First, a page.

This has got to be the dumbest movie I've seen in the last 10 years. But I sat in the audience slack-jawed and pop-eyed at this viciously visual, relentlessly amazing action horror movie that creates its own world and stays true to its rules.
"Abraham Lincoln: Vampire Hunter" (See? Just the title cracks me up!) imagines that Jefferson Davis himself made a deal with vampires to wipe out Union troops whose weapons were useless on the undead during the Civil War.
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"Abraham Lincoln: Vampire Hunter"★ ★ ★ ½
Starring: Benjamin Walker, Dominic Cooper, Rufus Sewell, Anthony Mackie, Mary Elizabeth Winstead
Directed by: Timur Bekmambetov
Other: A 20th Century Fox release. Rated R for violence, sexual situations. 105 minutes
That left President Lincoln to concoct a way not only to stop the vampires on the battlefield, but to set up a trap to lure them into the open.
Good thing not-so-honest Abe was secretly a highly trained vampire hunter and martial arts master driven to destroying the creatures responsible for killing both his dear mother and his young son.
I know what you're thinking: Here in Illinois, the land of Lincoln, we don't take kindly to having our beloved 16th president being used as a cheap gimmick in a stupid mashup movie.
I get that.
But "Abraham Lincoln: Vampire Hunter" (ALVH) isn't stupid. Actually, it's an incredibly inventive, irreverent Republican super hero adventure that gives Abe both a secret identity and a sidekick in the form of his childhood friend, a freed African American named Will (Anthony Mackie, who gives the character far more spunk than the screenplay does).
OK, I grant you this does sound stupid, but its spectacular action sequences are like none you've seen before.
The action scenes from "The Matrix" seem subdued compared to a ridiculously thrilling sequence in which Abe, armed with an ax, chases a fleeing vampire during a horse stampede by jumping from one horse to the next until he catches his man, uh, vampire.
Or the white-knuckle sequence in which Abe and Will defend their train from a full-on vampire attack while chugging across a giant, burning railroad trestle already collapsing from the flames.
This is pure bigger-than-life Paul Bunyan stuff, served up with a tongue-in-cheek smile by Russian filmmaker Timur Bekmambetov, who explored a vampire world in his critically acclaimed "Night Watch" and its sequel "Day Watch" before directing Angelina Jolie in the visually pumped 2008 crime thriller "Wanted."
Bekmambetov plays "ALVH" absolutely straight, no asides to the camera or winking at the audience. Still, the movie packs a few moments of humor here and there, some rather dark. Take Mary Todd Lincoln (Mary Elizabeth Winstead) when she shouts to Abe, "Come on. We'll be late for the play!"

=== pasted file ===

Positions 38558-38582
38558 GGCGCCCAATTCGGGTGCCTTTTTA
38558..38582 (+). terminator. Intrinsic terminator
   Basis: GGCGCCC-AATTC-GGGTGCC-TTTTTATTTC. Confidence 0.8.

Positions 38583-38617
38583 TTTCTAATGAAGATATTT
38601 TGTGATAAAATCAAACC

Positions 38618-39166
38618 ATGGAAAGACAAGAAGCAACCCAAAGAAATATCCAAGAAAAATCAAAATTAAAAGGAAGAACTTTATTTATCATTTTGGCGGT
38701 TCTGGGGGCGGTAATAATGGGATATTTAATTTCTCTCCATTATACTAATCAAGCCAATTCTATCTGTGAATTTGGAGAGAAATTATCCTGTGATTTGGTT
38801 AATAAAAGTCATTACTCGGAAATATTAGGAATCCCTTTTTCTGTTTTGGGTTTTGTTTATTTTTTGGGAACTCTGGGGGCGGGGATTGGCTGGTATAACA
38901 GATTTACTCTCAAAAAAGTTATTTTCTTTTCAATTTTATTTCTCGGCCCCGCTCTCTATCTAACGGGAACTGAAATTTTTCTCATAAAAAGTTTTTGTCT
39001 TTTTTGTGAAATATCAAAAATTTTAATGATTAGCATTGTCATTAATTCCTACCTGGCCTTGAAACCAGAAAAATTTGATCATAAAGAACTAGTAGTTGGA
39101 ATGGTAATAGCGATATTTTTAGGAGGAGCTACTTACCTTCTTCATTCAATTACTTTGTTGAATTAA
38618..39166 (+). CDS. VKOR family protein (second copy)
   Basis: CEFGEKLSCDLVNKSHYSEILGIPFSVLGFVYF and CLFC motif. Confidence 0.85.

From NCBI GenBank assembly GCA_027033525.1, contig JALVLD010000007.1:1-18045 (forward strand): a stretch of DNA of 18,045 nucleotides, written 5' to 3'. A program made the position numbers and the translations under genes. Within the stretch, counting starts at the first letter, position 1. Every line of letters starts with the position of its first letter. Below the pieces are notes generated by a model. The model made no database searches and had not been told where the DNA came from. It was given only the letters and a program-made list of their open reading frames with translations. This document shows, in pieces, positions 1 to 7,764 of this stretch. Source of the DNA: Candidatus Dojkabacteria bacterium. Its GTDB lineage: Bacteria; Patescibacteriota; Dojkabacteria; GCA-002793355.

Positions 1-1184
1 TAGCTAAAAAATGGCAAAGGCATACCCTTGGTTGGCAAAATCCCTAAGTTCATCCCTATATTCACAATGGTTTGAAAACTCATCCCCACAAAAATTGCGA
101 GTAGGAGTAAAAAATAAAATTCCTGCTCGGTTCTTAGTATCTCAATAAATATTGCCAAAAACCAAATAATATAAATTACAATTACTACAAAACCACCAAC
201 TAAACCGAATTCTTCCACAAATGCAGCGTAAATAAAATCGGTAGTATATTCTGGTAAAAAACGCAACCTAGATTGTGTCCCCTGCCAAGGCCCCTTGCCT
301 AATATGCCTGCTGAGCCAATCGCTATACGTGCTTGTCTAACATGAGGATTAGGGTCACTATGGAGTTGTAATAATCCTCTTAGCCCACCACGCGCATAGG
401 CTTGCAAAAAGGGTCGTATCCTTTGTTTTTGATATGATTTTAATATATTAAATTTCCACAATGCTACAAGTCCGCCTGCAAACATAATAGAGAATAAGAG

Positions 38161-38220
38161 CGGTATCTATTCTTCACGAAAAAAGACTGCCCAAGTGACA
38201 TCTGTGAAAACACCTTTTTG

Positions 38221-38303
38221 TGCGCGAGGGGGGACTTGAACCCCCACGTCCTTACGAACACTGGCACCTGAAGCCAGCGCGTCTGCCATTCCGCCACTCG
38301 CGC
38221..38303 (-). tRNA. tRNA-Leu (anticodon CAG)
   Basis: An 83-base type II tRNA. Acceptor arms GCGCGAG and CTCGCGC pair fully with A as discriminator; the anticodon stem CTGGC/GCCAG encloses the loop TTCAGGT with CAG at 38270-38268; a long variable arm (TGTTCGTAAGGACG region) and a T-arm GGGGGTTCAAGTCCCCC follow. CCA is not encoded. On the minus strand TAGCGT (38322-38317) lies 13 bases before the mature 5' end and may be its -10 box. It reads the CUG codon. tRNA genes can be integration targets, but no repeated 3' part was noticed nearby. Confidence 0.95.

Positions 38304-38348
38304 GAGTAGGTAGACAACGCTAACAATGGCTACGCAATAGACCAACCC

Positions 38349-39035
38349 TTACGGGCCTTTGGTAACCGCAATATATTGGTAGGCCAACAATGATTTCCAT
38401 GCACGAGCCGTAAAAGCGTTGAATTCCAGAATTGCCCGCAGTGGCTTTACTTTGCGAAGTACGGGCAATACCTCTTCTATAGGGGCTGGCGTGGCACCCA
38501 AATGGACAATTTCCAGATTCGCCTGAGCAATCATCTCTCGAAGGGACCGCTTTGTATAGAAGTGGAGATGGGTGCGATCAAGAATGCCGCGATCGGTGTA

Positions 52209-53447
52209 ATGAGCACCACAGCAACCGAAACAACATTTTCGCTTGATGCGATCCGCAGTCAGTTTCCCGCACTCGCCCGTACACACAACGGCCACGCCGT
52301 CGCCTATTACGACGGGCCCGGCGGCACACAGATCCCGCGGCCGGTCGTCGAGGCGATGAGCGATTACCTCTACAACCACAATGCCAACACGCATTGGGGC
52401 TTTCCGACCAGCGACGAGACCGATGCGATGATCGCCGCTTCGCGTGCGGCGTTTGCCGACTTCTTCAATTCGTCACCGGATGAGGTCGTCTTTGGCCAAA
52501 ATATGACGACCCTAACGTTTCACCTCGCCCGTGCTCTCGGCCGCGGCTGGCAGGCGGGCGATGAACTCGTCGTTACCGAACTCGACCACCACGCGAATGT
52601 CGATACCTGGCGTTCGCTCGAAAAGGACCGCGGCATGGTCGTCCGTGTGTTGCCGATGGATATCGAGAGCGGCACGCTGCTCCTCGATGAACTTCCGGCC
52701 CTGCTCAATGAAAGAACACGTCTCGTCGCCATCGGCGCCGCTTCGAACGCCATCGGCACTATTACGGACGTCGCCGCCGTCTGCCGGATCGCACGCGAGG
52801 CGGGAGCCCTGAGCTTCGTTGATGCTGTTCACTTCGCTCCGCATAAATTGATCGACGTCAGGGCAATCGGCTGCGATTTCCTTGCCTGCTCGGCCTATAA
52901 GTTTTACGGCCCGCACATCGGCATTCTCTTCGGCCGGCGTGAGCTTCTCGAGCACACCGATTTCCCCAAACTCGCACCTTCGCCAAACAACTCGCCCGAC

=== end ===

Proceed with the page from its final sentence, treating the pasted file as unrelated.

(This movie botches a great opportunity to suggest John Wilkes Booth was a vampire motivated to assassinate Lincoln for his role in quashing the undead rebellion.)
As most super hero movies do, "ALVH" starts at the beginning when little Abe catches a vampire putting a fatal bite on his mother.
Abe grows up to become a vengeance-seeking man played by Benjamin Walker, an unassuming 6-foot, 3-inch Julliard-trained actor who plays Illinois' favorite son as a likable and unpretentious fellow out to educate and improve himself.
He tells his vampire training coach, the mysterious Henry (British actor Dominic Cooper), that he wants to go into politics as a backup, in case the vampire hunting thing doesn't go very well. Abe hates guns, so he uses his skills as a rail splitter to wield a mean ax, tipped with silver, instantly destructive to the undead.
Meanwhile, an ancient alpha vampire appropriately named Adam (Rufus Sewell) hangs out in his New Orleans plantation with his kinsmen, plotting to secure a permanent home for his own kind, with help from the Confederates.
"ALVH" has a deliberately harsh, severely sepia-tone look to the cinematography by the great Caleb Deschanel, who reportedly designed the movie to reflect Mathew Brady's photos from the period.
Aided by some astonishing digital artwork, Bekmambetov delivers documentary-grade, imagined glimpses of the past: the White House under construction, Lincoln's Gettysburg address, a ship-clogged New Orleans port.
The result is a fascinating, unapologetically retina-wrenching work produced by Tim Burton and based on the novel by Seth Grahame-Smith, author of "Pride and Prejudice and Zombies."
No surprise. It's being made into a movie, too.